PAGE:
Of course, it helped that Purdue made as many, if not more, mistakes than we did. Including missing a field goal and an extra point, and making some bad throws themselves. Still, they stayed in the game until the very end and kept it close.
And so the Nittany Lions won yet another nail-biter this week, where the
outcome wasn't assured until there was about two minutes left on the
clock and Purdue went for it on its own eight-yard line on fourth down. Nate Stupar intercepted that pass at the Purdue 19-yard line.
What was Nate thinking? He should have batted it down. But it didn't matter. Except perhaps to those who are foolish enough to take or give points on a Penn State sports bet.
As usual, a Joe Paterno coached team will never run up the score if he knows the game is won. Even in a tight battle. And so, while it was possible at the end for Penn State to try for another touchdown with about 5 yards to go and about a minute left on the clock, McGloin took two knees to end the game.
That actually generated boos from the audience. Why? Because the point-spread for this game was 12 points, and had Penn State scored a touchdown, the final score would have been 30-18.
I don't bet on college football so it didn't matter to me. But it might possibly matter in BCS rankings, if so-called "style points" still matter.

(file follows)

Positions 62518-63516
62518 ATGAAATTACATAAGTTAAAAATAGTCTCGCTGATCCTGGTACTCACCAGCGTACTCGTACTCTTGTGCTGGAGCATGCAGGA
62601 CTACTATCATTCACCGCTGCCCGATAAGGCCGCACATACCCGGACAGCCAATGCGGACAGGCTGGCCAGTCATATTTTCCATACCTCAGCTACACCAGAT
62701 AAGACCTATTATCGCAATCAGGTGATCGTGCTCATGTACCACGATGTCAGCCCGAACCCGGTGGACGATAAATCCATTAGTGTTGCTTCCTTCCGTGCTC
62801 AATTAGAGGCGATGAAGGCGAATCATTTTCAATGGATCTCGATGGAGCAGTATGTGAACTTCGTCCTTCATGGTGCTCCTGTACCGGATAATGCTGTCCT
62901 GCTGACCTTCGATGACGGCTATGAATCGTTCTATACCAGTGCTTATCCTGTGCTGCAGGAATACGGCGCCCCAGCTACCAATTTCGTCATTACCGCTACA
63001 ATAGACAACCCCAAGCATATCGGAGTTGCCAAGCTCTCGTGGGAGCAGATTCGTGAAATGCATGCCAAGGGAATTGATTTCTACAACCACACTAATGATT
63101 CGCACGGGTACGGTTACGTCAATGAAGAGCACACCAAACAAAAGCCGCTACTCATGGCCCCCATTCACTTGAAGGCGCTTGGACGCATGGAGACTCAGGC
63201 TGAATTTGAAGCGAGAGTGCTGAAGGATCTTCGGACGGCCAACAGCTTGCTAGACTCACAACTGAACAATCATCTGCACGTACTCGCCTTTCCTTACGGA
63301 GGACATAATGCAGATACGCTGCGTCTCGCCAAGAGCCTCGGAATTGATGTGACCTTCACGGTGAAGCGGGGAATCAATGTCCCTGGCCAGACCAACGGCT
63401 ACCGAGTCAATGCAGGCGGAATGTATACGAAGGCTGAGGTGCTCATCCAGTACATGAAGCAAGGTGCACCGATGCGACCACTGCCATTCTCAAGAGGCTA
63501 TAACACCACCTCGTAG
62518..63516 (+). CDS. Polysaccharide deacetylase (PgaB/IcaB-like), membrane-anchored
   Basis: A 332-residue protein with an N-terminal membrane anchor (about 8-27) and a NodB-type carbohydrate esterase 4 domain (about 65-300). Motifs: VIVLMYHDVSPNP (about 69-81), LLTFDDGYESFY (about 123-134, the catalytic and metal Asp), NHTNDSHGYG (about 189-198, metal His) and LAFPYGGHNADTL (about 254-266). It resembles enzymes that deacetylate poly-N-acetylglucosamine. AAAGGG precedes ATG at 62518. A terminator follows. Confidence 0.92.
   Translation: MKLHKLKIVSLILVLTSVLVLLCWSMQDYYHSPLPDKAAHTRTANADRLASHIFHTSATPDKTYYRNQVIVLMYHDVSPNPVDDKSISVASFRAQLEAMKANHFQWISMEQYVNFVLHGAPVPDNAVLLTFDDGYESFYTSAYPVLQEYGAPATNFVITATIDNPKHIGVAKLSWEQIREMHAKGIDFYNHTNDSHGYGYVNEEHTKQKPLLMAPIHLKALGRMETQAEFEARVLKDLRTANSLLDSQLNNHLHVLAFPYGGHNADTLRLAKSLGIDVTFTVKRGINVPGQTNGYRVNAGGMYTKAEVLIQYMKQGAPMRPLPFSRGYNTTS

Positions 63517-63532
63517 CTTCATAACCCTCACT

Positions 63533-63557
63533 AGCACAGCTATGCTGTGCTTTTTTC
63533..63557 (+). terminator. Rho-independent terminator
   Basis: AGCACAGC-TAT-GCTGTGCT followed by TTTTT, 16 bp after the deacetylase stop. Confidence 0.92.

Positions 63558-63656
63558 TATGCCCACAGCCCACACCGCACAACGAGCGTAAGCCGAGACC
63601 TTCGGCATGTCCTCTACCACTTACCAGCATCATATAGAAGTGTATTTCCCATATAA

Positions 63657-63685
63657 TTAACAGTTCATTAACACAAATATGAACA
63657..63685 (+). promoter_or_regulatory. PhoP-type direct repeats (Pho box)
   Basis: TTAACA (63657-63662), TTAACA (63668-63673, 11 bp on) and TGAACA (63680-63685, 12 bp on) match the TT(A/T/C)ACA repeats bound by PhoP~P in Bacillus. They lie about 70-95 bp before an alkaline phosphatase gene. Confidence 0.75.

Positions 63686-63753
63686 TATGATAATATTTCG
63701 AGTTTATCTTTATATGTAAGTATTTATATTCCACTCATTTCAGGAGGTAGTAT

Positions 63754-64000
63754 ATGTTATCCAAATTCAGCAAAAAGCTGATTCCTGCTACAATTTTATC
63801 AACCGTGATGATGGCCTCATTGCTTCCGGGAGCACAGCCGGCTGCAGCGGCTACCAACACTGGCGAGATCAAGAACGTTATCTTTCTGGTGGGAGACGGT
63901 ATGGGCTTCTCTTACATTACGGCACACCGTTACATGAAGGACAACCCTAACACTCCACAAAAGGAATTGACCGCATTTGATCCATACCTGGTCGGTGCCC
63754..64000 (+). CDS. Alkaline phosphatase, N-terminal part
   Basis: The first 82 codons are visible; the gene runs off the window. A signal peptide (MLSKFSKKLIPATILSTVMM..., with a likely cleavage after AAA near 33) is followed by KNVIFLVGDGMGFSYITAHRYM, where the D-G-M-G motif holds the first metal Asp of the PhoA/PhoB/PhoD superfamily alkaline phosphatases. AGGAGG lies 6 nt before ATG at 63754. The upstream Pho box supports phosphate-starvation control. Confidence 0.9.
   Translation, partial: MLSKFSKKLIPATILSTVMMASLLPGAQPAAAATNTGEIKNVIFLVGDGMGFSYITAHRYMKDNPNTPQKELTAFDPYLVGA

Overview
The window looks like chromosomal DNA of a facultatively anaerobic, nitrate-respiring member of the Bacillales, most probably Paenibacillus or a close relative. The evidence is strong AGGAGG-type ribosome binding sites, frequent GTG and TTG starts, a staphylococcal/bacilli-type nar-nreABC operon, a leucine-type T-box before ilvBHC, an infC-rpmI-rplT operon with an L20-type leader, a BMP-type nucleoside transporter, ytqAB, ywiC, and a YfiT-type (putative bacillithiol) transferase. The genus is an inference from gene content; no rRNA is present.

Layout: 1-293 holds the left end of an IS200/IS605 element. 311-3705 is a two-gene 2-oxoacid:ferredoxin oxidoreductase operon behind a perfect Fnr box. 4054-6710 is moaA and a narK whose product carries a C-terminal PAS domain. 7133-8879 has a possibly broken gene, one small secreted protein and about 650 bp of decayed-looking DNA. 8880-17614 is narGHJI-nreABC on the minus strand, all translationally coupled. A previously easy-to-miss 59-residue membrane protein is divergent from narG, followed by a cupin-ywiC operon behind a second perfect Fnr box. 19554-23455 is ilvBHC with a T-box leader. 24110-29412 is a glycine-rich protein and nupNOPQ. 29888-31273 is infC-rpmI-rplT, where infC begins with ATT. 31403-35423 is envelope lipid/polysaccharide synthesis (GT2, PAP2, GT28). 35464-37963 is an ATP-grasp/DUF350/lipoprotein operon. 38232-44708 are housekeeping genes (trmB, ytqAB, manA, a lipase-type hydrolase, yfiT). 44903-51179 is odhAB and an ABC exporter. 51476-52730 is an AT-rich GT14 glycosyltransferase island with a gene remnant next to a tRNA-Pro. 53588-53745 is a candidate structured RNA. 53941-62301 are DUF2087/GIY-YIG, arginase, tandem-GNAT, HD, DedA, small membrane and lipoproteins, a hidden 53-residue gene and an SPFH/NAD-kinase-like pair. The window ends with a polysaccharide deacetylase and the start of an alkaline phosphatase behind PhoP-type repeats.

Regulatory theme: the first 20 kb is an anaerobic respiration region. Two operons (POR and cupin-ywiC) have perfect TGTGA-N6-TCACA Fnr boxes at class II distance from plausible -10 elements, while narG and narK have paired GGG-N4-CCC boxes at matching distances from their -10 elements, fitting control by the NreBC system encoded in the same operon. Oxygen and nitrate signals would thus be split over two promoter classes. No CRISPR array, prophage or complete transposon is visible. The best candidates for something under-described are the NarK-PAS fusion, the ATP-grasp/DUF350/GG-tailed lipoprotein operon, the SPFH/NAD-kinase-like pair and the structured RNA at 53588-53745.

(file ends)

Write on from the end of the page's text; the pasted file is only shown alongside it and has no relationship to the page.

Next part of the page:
And so my mantelpiece right now has only Big Al the Elephant still standing of the teams we have played. The Temple Owl, Indiana's Big Red, Herky the Hawkeye, and now Purdue's Pete the Boilermaker are all on their backs.
We are undefeated, 3-0, leading the Big Ten Leaders division right now with a 6-1 record. That doesn't really mean much at this point in the season, because the only undefeated Big Ten team Wisconsin, also in our division, is a game behind us in play.
Matt McIlnay, our guest for the game with his spouse Ryann Reynolds-McIlnay, exclaimed, "Hey, we're bowl-eligible now!!!"
My response to Matt was, "Who cares? We're still in the running for the
Big Ten Championship! That should be our goal. Not a bowl game."
Both Matt and Ryann are 2004 Smeal College graduates. Ryann was a student of mine, and we have stayed in touch since she graduated. This was the first time they came to a game with us, and we had a great deal of fun.
Of course, to Matt and Ryann, who attended Penn State during the worse
possible years of Joe Paterno's career and saw PSU go to a bowl game
just once in the four years they were students, perhaps just getting Penn State to a bowl is its own reward.
"Good teams find a way to win," my husband Terry is fond of saying, and he is saying that of this 2011 football team. This team may be one of those teams that continues to learn how to overcome
any adversity thrown their way and do just that.
It will be an uphill battle for Penn State to win the Leaders division over the next several weeks. Our schedule continues to get tougher and tougher, starting with a cat fight at Northwestern in Evanston Illinois next week.
You have to admit it's possible. We are not at all sure how probable it is.